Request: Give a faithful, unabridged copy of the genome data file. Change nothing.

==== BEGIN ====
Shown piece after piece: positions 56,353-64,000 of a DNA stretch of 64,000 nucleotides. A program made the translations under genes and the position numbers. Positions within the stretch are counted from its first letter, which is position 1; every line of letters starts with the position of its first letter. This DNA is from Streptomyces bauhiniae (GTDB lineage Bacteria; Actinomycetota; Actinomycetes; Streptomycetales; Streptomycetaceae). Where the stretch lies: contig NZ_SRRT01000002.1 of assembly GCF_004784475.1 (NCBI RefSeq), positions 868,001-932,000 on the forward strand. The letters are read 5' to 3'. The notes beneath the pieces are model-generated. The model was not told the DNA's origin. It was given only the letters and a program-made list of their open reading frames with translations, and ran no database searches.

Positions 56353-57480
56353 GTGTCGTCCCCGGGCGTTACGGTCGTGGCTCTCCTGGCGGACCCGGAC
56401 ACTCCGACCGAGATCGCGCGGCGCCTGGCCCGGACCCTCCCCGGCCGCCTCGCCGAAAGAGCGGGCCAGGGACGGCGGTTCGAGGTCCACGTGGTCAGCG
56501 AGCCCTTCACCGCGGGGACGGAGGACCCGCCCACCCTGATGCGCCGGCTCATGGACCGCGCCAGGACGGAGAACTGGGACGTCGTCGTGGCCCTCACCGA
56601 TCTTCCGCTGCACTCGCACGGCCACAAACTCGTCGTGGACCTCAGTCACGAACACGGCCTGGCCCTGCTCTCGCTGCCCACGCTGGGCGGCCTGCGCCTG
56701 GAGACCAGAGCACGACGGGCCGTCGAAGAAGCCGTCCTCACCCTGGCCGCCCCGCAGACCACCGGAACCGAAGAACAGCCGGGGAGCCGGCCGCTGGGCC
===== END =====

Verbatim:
Shown piece after piece: positions 56,353-64,000 of a DNA stretch of 64,000 nucleotides. A program made the translations under genes and the position numbers. Positions within the stretch are counted from its first letter, which is position 1; every line of letters starts with the position of its first letter. This DNA is from Streptomyces bauhiniae (GTDB lineage Bacteria; Actinomycetota; Actinomycetes; Streptomycetales; Streptomycetaceae). Where the stretch lies: contig NZ_SRRT01000002.1 of assembly GCF_004784475.1 (NCBI RefSeq), positions 868,001-932,000 on the forward strand. The letters are read 5' to 3'. The notes beneath the pieces are model-generated. The model was not told the DNA's origin. It was given only the letters and a program-made list of their open reading frames with translations, and ran no database searches.

Positions 56353-57480
56353 GTGTCGTCCCCGGGCGTTACGGTCGTGGCTCTCCTGGCGGACCCGGAC
56401 ACTCCGACCGAGATCGCGCGGCGCCTGGCCCGGACCCTCCCCGGCCGCCTCGCCGAAAGAGCGGGCCAGGGACGGCGGTTCGAGGTCCACGTGGTCAGCG
56501 AGCCCTTCACCGCGGGGACGGAGGACCCGCCCACCCTGATGCGCCGGCTCATGGACCGCGCCAGGACGGAGAACTGGGACGTCGTCGTGGCCCTCACCGA
56601 TCTTCCGCTGCACTCGCACGGCCACAAACTCGTCGTGGACCTCAGTCACGAACACGGCCTGGCCCTGCTCTCGCTGCCCACGCTGGGCGGCCTGCGCCTG
56701 GAGACCAGAGCACGACGGGCCGTCGAAGAAGCCGTCCTCACCCTGGCCGCCCCGCAGACCACCGGAACCGAAGAACAGCCGGGGAGCCGGCCGCTGGGCC